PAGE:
Purchasing Manager's Index Survey
The monthly survey of business condition, published under the title of "Current Business Trends," first debuted in Kalamazoo in February of 1979, and was expanded to Grand Rapids in 1988. At present, the survey encompasses 45 purchasing managers in the Greater Grand Rapids and 25 in Kalamazoo. For both surveys, the respondents are purchasing managers from the region's major industrial manufacturers, distributors, and industrial service organizations. .
Patterned after in nationwide survey conduced by the Institute for Supply Management, the strength of the survey is its simplicity. Each month, the respondents are asked to rate eight factors as "SAME" or stable, "UP" or improving/rising, OR "Down" as in declining/falling. The eight factors are:
(1) NEW ORDERS. As the name implies, this index measures new business coming into the firm, and signifies business improvement, or business decline. When this index is positive for an extended period of time, it implies that the firm or organization will soon need to purchase more raw materials and services, hire more people, or possibly expand facilities. Since new orders are often received weeks or even months before any money is actually paid, this index is our best view of the future.
(2) PRODUCTION. As new orders come in and materials arrive at the loading dock, production schedule are posted to meet the customer's needs. Although production schedules respond to demand, they also respond to seasonal factors such as holidays as well as bad weather, materials shortages, or other external influences.
(3) EMPLOYMENT. The employment index measures the expansion and contraction of the firm's entire workforce, including office and production personnel. Many firms will remain stable for long periods of time, until significant economic events result in new hires or layoffs.
(4) PURCHASES. This index reflects the dollar amount of the goods and services purchased by a firm or organization, as well as the level of activity in the purchasing office itself.
(5) PRICES. As the name implies, this index measures industrial inflation, and depicts the direction of the prices for major commodities and services purchased by the firm or organization.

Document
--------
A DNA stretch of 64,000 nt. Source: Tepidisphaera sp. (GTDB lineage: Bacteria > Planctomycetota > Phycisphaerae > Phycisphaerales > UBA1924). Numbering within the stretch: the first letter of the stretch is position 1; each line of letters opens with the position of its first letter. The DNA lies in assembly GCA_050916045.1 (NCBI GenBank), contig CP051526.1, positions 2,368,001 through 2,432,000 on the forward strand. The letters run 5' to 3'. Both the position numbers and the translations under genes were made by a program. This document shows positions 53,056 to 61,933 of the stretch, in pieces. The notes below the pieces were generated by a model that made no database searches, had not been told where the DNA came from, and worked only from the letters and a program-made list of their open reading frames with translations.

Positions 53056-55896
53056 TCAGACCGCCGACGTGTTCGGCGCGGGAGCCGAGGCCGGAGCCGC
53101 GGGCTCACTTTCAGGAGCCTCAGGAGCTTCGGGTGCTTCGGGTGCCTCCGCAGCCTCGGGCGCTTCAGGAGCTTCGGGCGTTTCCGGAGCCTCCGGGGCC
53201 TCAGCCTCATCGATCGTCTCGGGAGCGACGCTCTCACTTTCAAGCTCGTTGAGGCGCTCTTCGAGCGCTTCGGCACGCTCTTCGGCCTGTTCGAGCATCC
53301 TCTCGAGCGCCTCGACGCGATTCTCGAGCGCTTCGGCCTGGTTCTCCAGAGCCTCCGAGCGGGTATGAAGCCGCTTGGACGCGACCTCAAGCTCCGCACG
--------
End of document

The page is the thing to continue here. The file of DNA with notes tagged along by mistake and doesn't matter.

(6) LEAD TIMES. When the demand for commodities exceeds current supplies, lead times grow longer. Longer lead times may also lead to price increases, and falling lead times may lead to price cuts. Longer lead times also add to the stress on the supply chain, as well as the stress on supply chain personnel.
(7) PURCHASED MATERIALS INVENTORIES. Although on-site inventory has become a dirty word in recent years, at least some quantity of raw material and MRO supplies must still be kept on hand. When shortages or price increases are anticipated, inventories may be increased to protect the firm or organization from shutting down because of lack of materials. For some firms and for some commodities, inventories are accumulated for seasonal usage.
(8) FINISHED GOODS INVENTORY. Although some firms and organization maintain no inventory of finished goods, some firms "build to stock" in anticipation of future sales. It is obvious a bad sign if a firm's sales are falling and finished goods inventories are rising.
For each of these eight elements, the responses are tabulated and converted to percentages. A diffusion index is then calculated by subtracting the percentage of "DOWN" responses from the number of "UP" responses. Obviously, if the number of UPs exceeds the number of DOWNs, then the resulting index number will be positive. Whereas it is certainly good news when the indexes such as NEW ORDERS, PRODUCTION, and EMPLOYMENT are positive and therefore rising, it is conversely bad news when LEAD TIMES and PRICES are rising.
The survey also contains several standard open-end questions. First, the respondents are asked to list commodities that are in short supply. The second question calls for the respondent to list any commodities or services that are rising in price. These two lists my be similar, but are usually not identical. During periods of significant industrial inflation, both of these lists may grow very long. A third question asks for a list of all major commodities and services that are falling in price. Last but not least is a space for open-ended comments, allowing the survey participant to describe the marketplace as they see it. In order to keep the comments candid, the respondents themselves and their firms are not identified.